I don’t deny that there are certain disadvantages that come from living in this wonderful state, but I think it is important that we don’t start getting too wrapped up in the unfairness of it all. There is a danger in letting our sense of entitlement get in the way of reality.
So while we pay more for certain commodities down here and most vocations earn comparatively lower than their mainland equivalents, we also have cheaper housing, beautiful surroundings and lifestyle opportunities that most people would kill for.
A recent article in the newspaper spoke about the need for Tasmania to claim its ‘fair share’ of election sweeteners to address developing problems such as our health system. I was a bit taken aback that the article wasn’t focusing on the fact that pork-barrel politics would be highly irresponsible given the level of national debt that successive governments of both major parties have failed to address. I’m in no way an admirer of our recent elected (and unelected) leaders but I feel like this expectation of the government to provide the services we ‘deserve’ regardless of the economic circumstances seems a little naïve to me. It is also the type of emotional response that politicians like to take advantage of with their scare campaigns, reducing a government’s ability and willingness to make major reforms- it is hard to make a major reform that doesn’t disadvantage someone.
What is it that is actually owed to us and why do we think it is owed? Yes many of us pay tax, but how far do we think that goes? At some point we have to realise that we don’t always get what we want or think we deserve, and we may have to work a little harder ourselves, or make a tough decision such as relocating, to access the services or employment we need.
No doubt both our public health and education systems are under stress. But on the other hand isn’t it great that we have publically funded healthcare and education? This isn’t to say both areas are not priorities for continued funding. They are, but we, the public, need to understand we get the system we can afford, not necessarily the one we deserve. We also have to realise as a state we cannot keep demanding more from Canberra and not making structural changes that make our systems more efficient. We have a pretty high number of hospitals and schools considering the size and population of this state, so it is no wonder we need a greater per capita share of GST revenue than any other state- and still we think we deserve more. I am not entirely comfortable with that argument and I’m also concerned that we are vulnerable every time the GST distribution is reviewed.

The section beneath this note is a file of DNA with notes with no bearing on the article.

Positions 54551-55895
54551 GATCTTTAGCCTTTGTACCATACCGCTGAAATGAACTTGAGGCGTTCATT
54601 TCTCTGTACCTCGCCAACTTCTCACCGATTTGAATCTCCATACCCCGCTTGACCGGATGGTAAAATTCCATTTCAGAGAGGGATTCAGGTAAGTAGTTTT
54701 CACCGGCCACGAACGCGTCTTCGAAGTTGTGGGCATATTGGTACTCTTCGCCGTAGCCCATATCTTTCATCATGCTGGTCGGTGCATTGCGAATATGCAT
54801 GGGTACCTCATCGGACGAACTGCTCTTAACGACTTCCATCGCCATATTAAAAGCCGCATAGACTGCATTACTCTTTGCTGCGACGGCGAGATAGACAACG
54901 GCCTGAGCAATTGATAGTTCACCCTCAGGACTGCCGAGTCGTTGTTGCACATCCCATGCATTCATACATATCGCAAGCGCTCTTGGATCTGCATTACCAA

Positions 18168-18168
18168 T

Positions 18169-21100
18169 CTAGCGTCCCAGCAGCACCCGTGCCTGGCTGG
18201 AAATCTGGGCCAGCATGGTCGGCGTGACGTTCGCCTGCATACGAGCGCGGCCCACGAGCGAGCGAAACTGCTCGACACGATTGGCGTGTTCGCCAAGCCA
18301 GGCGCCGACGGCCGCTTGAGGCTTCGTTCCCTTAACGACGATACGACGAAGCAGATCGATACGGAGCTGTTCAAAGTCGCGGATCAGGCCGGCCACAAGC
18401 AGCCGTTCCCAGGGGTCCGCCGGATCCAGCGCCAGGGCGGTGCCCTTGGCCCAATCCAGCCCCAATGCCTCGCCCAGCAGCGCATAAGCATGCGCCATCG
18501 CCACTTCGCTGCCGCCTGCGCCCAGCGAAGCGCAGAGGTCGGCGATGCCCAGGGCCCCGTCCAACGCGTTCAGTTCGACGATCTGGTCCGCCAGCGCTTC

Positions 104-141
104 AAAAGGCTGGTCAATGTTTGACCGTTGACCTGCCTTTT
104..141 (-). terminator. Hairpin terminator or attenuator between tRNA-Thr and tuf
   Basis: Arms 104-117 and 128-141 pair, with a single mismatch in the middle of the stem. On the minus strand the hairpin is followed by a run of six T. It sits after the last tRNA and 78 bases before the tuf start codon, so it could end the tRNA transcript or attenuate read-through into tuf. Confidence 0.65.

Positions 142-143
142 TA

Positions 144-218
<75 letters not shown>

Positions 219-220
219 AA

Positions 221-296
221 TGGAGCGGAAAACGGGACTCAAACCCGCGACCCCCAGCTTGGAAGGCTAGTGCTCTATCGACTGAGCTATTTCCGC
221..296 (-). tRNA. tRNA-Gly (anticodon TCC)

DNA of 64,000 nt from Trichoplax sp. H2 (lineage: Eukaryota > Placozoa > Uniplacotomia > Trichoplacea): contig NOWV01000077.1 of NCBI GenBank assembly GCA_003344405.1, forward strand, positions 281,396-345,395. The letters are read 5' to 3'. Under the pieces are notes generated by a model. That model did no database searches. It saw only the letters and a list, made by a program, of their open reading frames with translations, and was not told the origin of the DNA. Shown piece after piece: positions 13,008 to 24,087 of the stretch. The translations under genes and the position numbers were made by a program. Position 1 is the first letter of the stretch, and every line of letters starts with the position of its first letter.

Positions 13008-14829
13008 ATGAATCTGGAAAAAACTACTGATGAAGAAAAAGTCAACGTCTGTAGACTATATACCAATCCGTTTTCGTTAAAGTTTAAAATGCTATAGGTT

In its discussion of the hardships of living in Tasmania the article went on to list a number of other categories in health where Tasmanians are disadvantaged, including lower life expectancy and higher rates of smoking and obesity. Of course, when you look at the last two avoidable risk factors, the increased mortality is hardly a risk. It would be interesting to see what the findings were when you controlled for if you control for risk factors such as those. Considering the massive range of fantastic healthy experiences on our doorstep, it could be reversed entirely.
It is important not to be too glib about issues such as lifestyle factors that contribute to death, as they are rarely as simple as an easy choice. Education and employment opportunities; as well as poverty and access to healthy alternatives are all correlated to these behaviours, but ultimately they are still choices. No morbidly obese person or chain smoker is going to claim they didn’t know the behaviour was bad for them.
And in the end these are the choices Tasmanians have to make. Both as individuals and policy makers. The government can make preventative health policies a greater priority (I look forward to when cigarettes are banned entirely) through funding targeted community health programs and market strategies such as the Sugar Tax that the UK is currently implementing, but Tasmanians need to do their bit and make some healthy choices for themselves.
That is what those statistics show. Living in Tasmania is not an excuse to complain about inequality and how we deserve better. By many measures inequality runs in our favour and by the time this changes, we need to be ready.